CoEx. 7 32 99.5 250 120 0 110 55
CoEx. 8 32 99.5 70 100 175 400 0
CoEx. 9 32 99.5 1000 80 185 200 0
CoEx. 10 32 99.5 0 80 180 210 0
CoEx. 11 32 99.5 70 0 180 200 0
CoEx. 12 32 99.5 80 720 175 200 0
CoEx. 13 60 99.6 100 90 0 190 0
CoEx. 14 20 99.5 105 90 94 210 0
Et: Ethylene content
DS: Degree of saponification
PO4: Phosphoric salt (in terms of the phosphoric radical)
Boric acid: in terms of the boron element
Na or Mg salt: Sodium or magnesium salt (in terms of metals)

TABLE 9
Properties of EVOH resin composition
Tpm MI Density
° C. g/10 min g/cm3
Ex. 1 183 1.7 1.178
Ex. 2 183 1.7 1.180
Ex. 3 183, 156 2.1 1.166
CoEx. 1 — — —
CoEx. 2 — — —
CoEx. 3 183 1.7 1.180
CoEx. 4 — — —
CoEx. 5 183 4.8 1.176
CoEx. 6 — — —
CoEx. 7 183 5.0 1.174
CoEx. 8 183 1.7 1.178
CoEx. 9 183 1.5 1.175
CoEx. 10 183 1.7 1.174
CoEx. 11 183 1.7 1.181
CoEx. 12 183 1.6 1.182
CoEx. 13 136  12.0 1.069
CoEx. 14 205 1.1 1.222
MI: Melt index at 190° C., 2160 g loaded
MI in CoEx. 14 was calculated by extrapolation to 190° C.

TABLE 10
Impact Oxygen transmission
delamination Haze rate
frequency (%) % ml/(container · day · atm) Streak Gel Bubble
Ex. 1 11 2.3 0.006 0 0 0
Ex. 2 5 3.1 0.002 0 0 0
Ex. 3 3 4.5 0.008 0 0 0
CoEx. 1 — — — — — —
CoEx. 2 — — — — — —
CoEx. 3 35 4.6 0.006 0 0 0
CoEx. 4 — — — — — —
CoEx. 5 23 3.5 0.006 0 0 0
CoEx. 6 — — — — — —
CoEx. 7 75 4.5 0.006 Δ 0 Δ
CoEx. 8 60 4.1 0.006 Δ 0 0
CoEx. 9 42 3.9 0.006 Δ 0 0
CoEx. 10 71 4.1 0.006 Δ 0 Δ
CoEx. 11 66 4.3 0.006 Δ 0 0
CoEx. 12 55 5.1 0.006 Δ 0 0
CoEx. 13 80 6.2 0.050 X 0 0
CoEx. 14 95 4.8 0.004 X X 0
Streak, Gel, and Bubble:
0: does not exist
Δ: a little exists
X: a lot exists

TABLE 11
Evaluation of parison Evaluation of container
Long-run (with material stay) (with material stay)
workability Color Streak Leading edge Streak Gel Bubble
Ex. 1 0 0 0 0 0 0 0
Ex. 2 0 0 0 0 0 0 0
Ex. 3 0 0 0 0 0 0 0
CoEx. 1 — — — — — — —
CoEx. 2 — — — — — — —
CoEx. 3 X 0 0 0 0 0 0
CoEx. 4 — — — — — — —
CoEx. 5 0 Δ Δ Δ Δ 0 0
CoEx. 6 — — — — — — —
CoEx. 7 0 X X X X 0 X
CoEx. 8 0 X X X X 0 0
CoEx. 9 0 X X X X X 0
CoEx. 10 0 X X X X 0 X
CoEx. 11 0 X X X X 0 X
CoEx. 12 0 X Δ X X X 0
CoEx. 13 0 0 X X X 0 0
CoEx. 14 0 X Δ X X X X
Color: 0- Not discolored, X- Discolored
Streak, Gel, and Bubble: 0- Does not exist, Δ- A little exists, X- A lot exists
Leading edge: 0- Good, Δ- Relatively Bad, X- Bad
Long-run workablility: 0- Good, X- Bad

The results above confirm that the coinjection stretch blow molded containers in accordance with the present invention (Examples 1 to 3) have good impact delamination resistance, good transparency and good appearances, and their long-run workability is good. In contrast, the containers of Comparative Examples 1 to 14 do not satisfy the requirements of the present invention, and as such are inferior to the inventive coinjection stretch blow molded containers.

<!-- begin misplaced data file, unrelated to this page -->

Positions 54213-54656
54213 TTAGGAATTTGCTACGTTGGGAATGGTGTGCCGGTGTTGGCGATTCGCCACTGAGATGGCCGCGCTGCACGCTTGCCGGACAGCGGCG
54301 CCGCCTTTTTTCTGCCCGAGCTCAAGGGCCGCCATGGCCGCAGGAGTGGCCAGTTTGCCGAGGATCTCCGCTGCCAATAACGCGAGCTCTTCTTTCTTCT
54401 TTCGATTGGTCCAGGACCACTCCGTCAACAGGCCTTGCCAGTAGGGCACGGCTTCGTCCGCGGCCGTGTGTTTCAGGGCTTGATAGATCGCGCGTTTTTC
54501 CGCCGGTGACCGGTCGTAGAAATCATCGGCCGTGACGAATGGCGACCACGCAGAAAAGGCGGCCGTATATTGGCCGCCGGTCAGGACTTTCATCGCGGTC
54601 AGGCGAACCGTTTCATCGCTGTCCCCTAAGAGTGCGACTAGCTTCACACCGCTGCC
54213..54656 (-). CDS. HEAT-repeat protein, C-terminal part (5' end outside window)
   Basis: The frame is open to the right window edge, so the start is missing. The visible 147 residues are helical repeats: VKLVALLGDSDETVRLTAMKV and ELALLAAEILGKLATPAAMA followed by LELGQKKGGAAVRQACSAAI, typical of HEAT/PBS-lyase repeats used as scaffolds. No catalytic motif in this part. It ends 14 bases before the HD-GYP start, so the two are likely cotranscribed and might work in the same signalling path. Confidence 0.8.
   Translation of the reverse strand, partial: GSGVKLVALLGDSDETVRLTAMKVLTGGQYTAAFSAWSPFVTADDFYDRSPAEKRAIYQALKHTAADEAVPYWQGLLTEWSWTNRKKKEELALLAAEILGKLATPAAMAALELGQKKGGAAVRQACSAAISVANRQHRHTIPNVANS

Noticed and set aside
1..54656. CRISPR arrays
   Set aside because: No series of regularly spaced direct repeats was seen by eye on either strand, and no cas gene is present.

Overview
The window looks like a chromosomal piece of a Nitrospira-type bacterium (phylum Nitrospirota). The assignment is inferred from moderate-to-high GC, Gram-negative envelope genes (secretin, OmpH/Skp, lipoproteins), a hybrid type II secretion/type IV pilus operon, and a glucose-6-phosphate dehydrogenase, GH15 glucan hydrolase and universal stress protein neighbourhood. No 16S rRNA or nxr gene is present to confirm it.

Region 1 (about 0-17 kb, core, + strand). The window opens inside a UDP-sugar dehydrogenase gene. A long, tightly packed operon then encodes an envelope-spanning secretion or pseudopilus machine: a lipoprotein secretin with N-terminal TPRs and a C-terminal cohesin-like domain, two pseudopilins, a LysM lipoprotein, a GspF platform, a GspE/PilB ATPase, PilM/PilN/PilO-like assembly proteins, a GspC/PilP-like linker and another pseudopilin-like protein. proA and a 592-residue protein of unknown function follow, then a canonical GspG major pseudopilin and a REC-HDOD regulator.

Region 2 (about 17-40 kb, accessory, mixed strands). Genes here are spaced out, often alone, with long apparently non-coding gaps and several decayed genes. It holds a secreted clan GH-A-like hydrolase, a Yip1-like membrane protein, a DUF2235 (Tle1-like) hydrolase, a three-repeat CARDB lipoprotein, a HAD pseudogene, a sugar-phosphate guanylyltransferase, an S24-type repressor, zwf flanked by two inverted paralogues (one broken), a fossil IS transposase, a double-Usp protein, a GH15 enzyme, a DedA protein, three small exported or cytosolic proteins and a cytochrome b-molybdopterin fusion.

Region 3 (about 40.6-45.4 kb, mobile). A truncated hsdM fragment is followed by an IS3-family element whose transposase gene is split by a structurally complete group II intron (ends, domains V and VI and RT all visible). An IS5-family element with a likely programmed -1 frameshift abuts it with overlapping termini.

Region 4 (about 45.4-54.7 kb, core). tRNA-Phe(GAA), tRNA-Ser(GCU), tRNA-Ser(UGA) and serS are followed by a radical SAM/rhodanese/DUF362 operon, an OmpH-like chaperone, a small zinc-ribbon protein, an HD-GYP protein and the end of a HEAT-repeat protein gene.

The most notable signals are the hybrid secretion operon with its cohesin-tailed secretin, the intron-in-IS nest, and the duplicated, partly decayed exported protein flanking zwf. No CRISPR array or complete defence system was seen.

The coinjection stretch blow molded container of the present invention has excellent gas barrier properties against, for example: oxygen and carbon dioxide; moisture-proofing properties; flavor-retention properties; flavor-barrier properties; and impact delamination resistance. In addition, the container of the present invention has a good appearance and can be stably produced in long-run working lines. Moreover, the coinjection stretch blow molded container of the present invention is suitable for use as a container for drinks, foods, cosmetics, etc.

Numerous modifications and variations on the present invention are possible in light of the above teachings. It is, therefore, to be understood that within the scope of the accompanying claims, the present invention may be practiced otherwise than as specifically described herein.

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Referenced by
Citing PatentFiling datePublication dateApplicantTitle
US8192814 *Sep 4, 2008Jun 5, 2012Kuraray Co., Ltd.Tube and medical device comprising the same
US20100239802 *Sep 4, 2008Sep 23, 2010Kuraray Co., Ltd.Tube and medical device comprising the same
Classifications
U.S. Classification428/35.7, 428/35.9, 428/34.1, 428/36.9, 428/36.6, 428/36.91
International ClassificationB32B27/08, B32B1/08, B65D1/02, B29C49/22, B32B1/02, B29C49/00, B32B1/00
Cooperative ClassificationB29B2911/14713, B29B2911/14593, B29B2911/1412, B29B2911/14093, B32B27/08, B29B2911/1406, B29B2911/1408, B29B2911/14066, B29B2911/14126, B29B2911/14633, B65D1/0215, B29C49/0005, B29B2911/14653, B29C49/221, B32B1/02, B29B2911/14926
European ClassificationB32B27/08, B32B1/02, B29C49/00B, B65D1/02B1
Legal Events
DateCodeEventDescription
Mar 7, 2013FPAYFee payment
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Aug 31, 2010CCCertificate of correction
Jul 21, 2003ASAssignment
Owner name: KURARAY CO, LTD., JAPAN